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What Does Joint Tenancy Mean And Why Does It Matter To Florida Landowners?


Paying off a home mortgage is something many Americans work toward for many years. Those who can make that final payment do so with a sigh of relief. Whether or not you own your home outright, you can legally transfer your property interests to your spouse or another person after your death while avoiding probate. The legal principle of joint tenancy in Florida allows you to transfer your property seamlessly at the time of death.

What is Joint Tenancy in Florida?

Property owners in Florida can choose to own a property as a joint tenancy with rights of survivorship. In this case, upon your death, the property will transfer to the person to whom you give a right of survivorship benefit without going through probate court. There are some restrictions on who can use joint tenancy with a right of survivorship, however. Only single-family properties or vacation condos can exist in a joint tenancy.

There are three types of joint tenancy in Florida. The first is joint tenancy, the second is a tenancy in common, and the third is tenancy by the entirety. Tenancy by the entirety means that the real estate title is in the names of two co-owners who are married. Importantly, only married people can own property via tenancy in the entirety within Florida. If you’re married, a tenancy in the entirety could ease the burden on your spouse when you pass away. With this type of tenancy, your property will transfer to your spouse immediately at your death.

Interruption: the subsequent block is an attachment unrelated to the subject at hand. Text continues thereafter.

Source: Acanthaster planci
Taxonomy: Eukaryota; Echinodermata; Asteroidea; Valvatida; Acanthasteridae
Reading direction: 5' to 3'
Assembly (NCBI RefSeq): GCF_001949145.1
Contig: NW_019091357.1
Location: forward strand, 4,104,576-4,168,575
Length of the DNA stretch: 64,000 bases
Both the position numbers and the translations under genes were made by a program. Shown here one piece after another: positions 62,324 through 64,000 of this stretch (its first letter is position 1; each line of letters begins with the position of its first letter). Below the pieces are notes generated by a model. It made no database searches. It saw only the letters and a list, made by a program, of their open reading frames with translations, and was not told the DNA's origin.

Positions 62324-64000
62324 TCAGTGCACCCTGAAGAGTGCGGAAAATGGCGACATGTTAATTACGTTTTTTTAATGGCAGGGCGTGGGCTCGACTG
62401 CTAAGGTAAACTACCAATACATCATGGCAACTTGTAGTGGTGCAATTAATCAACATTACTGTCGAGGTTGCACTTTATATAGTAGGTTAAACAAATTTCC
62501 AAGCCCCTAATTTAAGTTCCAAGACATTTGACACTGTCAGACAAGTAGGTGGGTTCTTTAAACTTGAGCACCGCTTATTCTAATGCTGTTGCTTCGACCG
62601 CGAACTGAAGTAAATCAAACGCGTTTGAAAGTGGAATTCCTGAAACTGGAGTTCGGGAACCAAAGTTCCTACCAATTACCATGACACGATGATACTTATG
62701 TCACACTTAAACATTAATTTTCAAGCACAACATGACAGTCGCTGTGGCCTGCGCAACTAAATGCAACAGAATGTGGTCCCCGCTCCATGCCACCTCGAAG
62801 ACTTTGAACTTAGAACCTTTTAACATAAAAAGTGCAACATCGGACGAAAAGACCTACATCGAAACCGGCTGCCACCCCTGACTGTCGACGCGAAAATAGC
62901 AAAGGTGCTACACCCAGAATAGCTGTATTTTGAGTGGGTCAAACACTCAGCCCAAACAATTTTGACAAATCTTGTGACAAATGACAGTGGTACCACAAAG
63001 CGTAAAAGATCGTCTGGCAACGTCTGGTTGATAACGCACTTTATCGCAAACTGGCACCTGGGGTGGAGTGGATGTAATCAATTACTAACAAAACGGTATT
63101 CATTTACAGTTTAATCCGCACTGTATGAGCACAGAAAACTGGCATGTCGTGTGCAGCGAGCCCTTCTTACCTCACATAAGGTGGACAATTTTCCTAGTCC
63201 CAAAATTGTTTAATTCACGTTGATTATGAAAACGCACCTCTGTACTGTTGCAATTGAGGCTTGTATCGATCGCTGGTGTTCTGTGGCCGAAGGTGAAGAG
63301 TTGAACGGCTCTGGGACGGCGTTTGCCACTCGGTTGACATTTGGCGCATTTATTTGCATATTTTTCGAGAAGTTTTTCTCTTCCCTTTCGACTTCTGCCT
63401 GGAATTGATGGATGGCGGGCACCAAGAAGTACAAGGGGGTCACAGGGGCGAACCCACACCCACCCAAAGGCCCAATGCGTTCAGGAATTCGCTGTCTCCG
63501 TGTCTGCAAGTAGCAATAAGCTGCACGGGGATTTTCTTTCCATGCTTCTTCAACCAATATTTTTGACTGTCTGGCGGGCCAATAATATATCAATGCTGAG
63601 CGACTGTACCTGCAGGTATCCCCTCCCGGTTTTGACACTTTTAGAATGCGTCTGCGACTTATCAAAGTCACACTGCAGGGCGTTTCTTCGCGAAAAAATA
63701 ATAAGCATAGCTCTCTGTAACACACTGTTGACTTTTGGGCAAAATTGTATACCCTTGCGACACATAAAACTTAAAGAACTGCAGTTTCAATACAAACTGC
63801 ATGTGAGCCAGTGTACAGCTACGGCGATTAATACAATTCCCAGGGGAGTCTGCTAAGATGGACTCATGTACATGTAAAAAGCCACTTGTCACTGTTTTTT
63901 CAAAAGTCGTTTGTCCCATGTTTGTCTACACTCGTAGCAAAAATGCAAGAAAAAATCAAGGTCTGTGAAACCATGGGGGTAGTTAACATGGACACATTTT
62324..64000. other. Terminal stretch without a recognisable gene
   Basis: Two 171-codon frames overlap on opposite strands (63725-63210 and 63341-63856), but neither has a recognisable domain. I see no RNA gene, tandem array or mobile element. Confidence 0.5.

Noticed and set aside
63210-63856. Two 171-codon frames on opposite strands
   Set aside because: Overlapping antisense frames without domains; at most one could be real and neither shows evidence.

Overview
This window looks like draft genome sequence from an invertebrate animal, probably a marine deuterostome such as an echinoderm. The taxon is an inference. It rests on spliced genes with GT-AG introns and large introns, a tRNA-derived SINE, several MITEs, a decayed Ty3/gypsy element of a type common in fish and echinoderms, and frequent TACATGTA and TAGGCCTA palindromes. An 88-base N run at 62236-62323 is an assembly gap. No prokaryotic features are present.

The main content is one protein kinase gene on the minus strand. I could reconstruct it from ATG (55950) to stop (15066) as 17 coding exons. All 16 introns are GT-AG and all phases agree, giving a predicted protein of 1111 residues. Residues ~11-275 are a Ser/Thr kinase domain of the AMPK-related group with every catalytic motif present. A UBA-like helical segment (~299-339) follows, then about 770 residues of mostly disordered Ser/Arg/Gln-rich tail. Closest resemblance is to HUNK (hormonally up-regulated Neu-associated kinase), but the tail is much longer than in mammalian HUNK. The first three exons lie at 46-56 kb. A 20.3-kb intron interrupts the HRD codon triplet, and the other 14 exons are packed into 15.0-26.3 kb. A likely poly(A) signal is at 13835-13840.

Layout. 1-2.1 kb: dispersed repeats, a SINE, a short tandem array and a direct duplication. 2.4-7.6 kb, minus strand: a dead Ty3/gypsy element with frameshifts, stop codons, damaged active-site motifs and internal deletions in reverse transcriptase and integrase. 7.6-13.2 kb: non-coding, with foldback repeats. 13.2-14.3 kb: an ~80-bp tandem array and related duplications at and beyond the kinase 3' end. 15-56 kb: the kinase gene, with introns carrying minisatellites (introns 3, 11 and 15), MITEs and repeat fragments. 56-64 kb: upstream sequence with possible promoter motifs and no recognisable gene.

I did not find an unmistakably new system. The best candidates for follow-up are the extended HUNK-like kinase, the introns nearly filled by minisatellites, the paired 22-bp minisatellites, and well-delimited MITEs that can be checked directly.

In a tenancy in common, two people each own a pre-designated amount of the property. For example, if there are four tenants in common, they could each hold a 25% interest. Or, one person could own 70% of the property, and the other three tenants could own 10% each. When one tenant passes away, his or her interest is considered to be owned by him individually.  Thus, that asset will be subject to the probate process and pass pursuant to the terms of his Will.

Potential Problems With a Joint Tenancy Ownership in Florida

While joint tenancy with the right to survivorship offers some advantages such as ease of transfer when one person dies, it does come with some potential downfalls. For example, if one owner has judgment against that owner, the creditor could sue that owner and take title to his or her interest in the property to satisfy the judgment.  However, if this does not apply if the property is owned jointed by a married couple as tenants by the entireties.  Because each spouse is considered to own an undivided 100% interest in the property titled as tenancy by the entireties, a judgment creditor of only one spouse cannot attach the property to satisfy their judgment.

Do You Have Questions About Joint Tenancy in Florida? We Are Here to Help

Our skilled estate planning attorneys are here to help you decide if owning a property in a joint tenancy is the best legal decision for you and your loved ones. The St. Petersburg estate planning lawyers at Legacy Protection Lawyers in Saint Petersburg are here to help you. Contact our office today to set up your consultation.




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